Also starring Charles Grodin (last seen in "The Lonely Guy"), Henry Gibson (last seen in "Wedding Crashers"), John Glover, Mark Blankfield, with a cameo from Mike Douglas (the talk-show host, not the actor).

RATING: 4 out of 10 grocery bags

Friday, April 13, 2012

Cloudy With a Chance of Meatballs

Year 4, Day 104 - 4/13/12 - Movie #1,103

BEFORE: While I'm in the process of figuring out which foods I can now eat with impunity, and which make my colon do flip-flops, I've bought a bunch of those little frozen low-calorie meals to eat at the office, instead of eating take-out.  I suppose this was inevitable, with my office located between a great NY deli, a couple of gourmet burger shops, and a southern BBQ restaurant that's right in the same building, for chrissakes.  Add to that my love of Chinese buffets and the occasional beer/food festival, it's not hard to see how I got this way.  Perhaps I should document my new, less-evil low-calorie meals here as an incentive to stay on the righteous path - last night I had an under-200 calorie meal of lemon chicken, with some rice and broccoli, and I managed to avoid snacking on Easter candy.

Linking from "Despicable Me", Jason Segel was also in "Forgetting Sarah Marshall", which also featured Bill Hader (last seen in "Night at the Museum: Battle of the Smithsonian"), who voices tonight's main character.  And I've kicked off what I'm calling "Mad Science" week, this will become somewhat self-explanatory.

THE PLOT: Inspired by the beloved children's book, the film focuses on a town where food falls from the sky like rain.

AFTER: Hmm, I never read the book this is based on - must have been after my time, which is why I didn't include this in my children's lit chain a month or so ago.  So I'm just going to treat this as a wildly inventive animated film. 

However, I did encounter the film's directors, Chris Miller and Phil Lord, about a decade ago when they were working for animation companies in New York - I think Chris had an internship at a studio I work for, and he and Phil had this crazy dream to move out to L.A. and make animated films.  Looks like they made it happen.

But as I stated yesterday - animation is the best medium for a story like this, because there really are no limits as to what you can put on the screen.  As long as someone can think of it, it can be drawn or pixellated into an animated film.  Here there's a lot of giant food falling from the sky, in quantities that would be impossible to recreate on a live-action set.  Then again, I've seen the craft tables for Hollywood films...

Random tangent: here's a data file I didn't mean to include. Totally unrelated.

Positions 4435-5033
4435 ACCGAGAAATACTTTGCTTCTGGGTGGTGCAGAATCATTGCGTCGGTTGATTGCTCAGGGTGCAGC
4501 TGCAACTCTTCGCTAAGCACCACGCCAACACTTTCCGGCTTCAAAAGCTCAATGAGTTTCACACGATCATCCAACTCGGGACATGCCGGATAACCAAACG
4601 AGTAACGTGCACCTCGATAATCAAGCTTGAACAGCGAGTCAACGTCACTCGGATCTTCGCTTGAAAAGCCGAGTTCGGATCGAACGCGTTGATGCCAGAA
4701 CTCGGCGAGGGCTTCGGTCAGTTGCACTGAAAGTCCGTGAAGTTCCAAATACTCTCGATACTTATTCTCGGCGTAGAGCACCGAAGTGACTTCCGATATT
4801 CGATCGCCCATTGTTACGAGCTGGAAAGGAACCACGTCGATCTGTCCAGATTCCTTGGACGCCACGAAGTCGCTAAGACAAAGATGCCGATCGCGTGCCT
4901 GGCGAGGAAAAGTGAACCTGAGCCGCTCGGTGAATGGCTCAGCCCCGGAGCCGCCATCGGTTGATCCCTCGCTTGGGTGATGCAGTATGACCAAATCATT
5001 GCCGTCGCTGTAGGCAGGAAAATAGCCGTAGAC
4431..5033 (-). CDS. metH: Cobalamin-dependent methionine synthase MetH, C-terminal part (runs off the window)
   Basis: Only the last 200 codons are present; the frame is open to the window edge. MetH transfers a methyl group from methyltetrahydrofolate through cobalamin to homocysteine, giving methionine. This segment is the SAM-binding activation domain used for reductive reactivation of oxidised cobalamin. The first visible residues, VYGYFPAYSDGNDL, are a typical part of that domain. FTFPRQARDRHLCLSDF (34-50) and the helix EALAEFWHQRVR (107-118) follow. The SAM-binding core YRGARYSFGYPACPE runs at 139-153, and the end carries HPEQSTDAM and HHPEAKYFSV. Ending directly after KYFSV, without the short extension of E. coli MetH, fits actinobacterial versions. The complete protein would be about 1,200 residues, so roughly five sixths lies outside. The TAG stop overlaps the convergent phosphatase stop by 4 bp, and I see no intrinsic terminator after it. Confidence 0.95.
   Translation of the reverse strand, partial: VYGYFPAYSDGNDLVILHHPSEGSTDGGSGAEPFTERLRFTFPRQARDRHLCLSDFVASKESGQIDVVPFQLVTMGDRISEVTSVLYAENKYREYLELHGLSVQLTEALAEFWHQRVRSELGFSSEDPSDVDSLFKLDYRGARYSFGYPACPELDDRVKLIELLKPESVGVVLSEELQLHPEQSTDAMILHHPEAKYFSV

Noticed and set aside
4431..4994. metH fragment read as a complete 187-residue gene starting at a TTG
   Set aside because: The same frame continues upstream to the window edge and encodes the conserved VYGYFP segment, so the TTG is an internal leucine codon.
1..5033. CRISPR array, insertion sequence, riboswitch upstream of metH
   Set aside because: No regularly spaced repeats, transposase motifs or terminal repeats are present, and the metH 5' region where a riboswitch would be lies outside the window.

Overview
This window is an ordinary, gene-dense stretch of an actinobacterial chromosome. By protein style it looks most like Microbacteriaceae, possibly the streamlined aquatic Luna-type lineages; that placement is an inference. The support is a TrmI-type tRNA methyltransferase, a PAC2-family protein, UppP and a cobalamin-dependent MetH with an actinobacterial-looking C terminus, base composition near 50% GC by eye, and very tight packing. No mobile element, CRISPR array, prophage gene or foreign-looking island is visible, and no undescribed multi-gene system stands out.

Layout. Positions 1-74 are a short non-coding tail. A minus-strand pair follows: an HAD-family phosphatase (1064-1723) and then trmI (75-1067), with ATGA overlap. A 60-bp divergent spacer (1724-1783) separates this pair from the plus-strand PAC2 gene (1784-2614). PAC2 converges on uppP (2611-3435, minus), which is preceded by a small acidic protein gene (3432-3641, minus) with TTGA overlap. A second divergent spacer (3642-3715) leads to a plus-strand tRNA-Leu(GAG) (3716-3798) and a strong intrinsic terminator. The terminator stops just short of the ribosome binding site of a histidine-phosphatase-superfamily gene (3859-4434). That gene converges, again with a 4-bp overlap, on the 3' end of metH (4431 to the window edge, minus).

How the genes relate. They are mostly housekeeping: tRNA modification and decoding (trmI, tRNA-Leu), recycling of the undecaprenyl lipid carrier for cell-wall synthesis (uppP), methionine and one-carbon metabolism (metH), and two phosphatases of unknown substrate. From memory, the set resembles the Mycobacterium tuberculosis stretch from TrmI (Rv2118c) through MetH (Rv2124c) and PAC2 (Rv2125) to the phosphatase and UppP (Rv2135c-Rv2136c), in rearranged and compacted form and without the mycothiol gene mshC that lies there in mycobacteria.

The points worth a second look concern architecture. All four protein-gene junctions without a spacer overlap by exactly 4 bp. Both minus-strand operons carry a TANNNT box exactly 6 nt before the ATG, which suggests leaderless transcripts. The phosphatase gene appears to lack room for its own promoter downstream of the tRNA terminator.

This film centers on an inventor who fails at nearly everything he tries (seems to be another running theme for this week) and whose inventions keep ruining the small island he lives on, which has a sardine-based economy.  But his machine that turns water into food manages to work, and it gets installed in the heavens over the island, where it starts to rain food - food that's much tastier than sardines, one assumes.

An aspiring young weather-girl (is that the PC term?) is sent to report on the story, and at first this just leads to a lot of on-air food-based puns (a rain of burgers is a "meatier" shower, nice) but as the requests for more interesting food-based precipitations get more outlandish, something goes haywire with the machine, and giant mutated food starts to overrun the island. 

While anyone can spot the romance-amid-disaster plotline coming a mile away, there are plenty of unpredictable events here as the scientist, along with a ragtag bunch of carelessly selected townspeople, has to find a way to get into the sky and shut down his out-of-control creation. 

I guess this works best if you don't think too much about it, like about how food falling like rain would be a pretty inefficient delivery system (they sort of point this out on giant-steak day) and most of it would probably fall on the ground (no mention of the 5-second rule?).  Something like this would solve world hunger, but of course could also lead to overeating, which they do point out in the film after some of the characters over-indulge.

The funny thing about the United States - we might be the only country where both childhood hunger and childhood obesity are constant problems.  You often see news stories about both - how can this be?  What we really have is not just a class struggle, it's a distribution problem.  Some people have too much food, and others have not enough.  What the government really should be doing is taking food away from the rich, fat people and giving it to the poor, skinny ones.  Just a thought.

Also starring the voices of Anna Faris (last seen in "Yogi Bear"), James Caan (last seen in "Thief"), Andy Samberg (last seen in "I Love You, Man"), Bruce Campbell (last heard in "Cars 2"), Mr. T (last seen in "Freaked"), Neil Patrick Harris (last heard in "Cats & Dogs: The Revenge of Kitty Galore"), with cameos from Benjamin Bratt, Al Roker, Lauren Graham and Will Forte (last seen in "MacGruber").

RATING: 7 out of 10 rat-birds

Thursday, April 12, 2012

Despicable Me

Year 4, Day 103 - 4/12/12 - Movie #1,102

BEFORE: This was sort of the "competing" film to "Megamind", released the same year, and also centered on an evil mastermind.  The obvious link is from Will Ferrell to Steve Carell (last seen in "Dinner for Schmucks"), by way of "Anchorman".

THE PLOT: When a criminal mastermind uses a trio of orphan girls as pawns for a grand scheme, he finds their love is profoundly changing him for the better.